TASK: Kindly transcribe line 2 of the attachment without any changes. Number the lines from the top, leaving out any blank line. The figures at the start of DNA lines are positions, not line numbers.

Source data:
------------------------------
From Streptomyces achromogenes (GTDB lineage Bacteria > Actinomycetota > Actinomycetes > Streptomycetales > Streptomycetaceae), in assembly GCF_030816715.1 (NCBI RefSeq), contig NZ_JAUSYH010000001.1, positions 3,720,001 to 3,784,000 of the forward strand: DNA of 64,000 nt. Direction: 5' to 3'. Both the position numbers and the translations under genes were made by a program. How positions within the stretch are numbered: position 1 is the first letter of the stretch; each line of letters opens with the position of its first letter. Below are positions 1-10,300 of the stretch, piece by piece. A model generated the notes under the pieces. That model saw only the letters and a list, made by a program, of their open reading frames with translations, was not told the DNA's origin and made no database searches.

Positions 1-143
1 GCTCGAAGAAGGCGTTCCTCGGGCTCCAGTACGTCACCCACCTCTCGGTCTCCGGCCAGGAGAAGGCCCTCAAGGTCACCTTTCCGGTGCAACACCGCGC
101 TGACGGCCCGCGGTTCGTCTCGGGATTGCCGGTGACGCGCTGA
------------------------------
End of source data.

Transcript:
Positions 1-143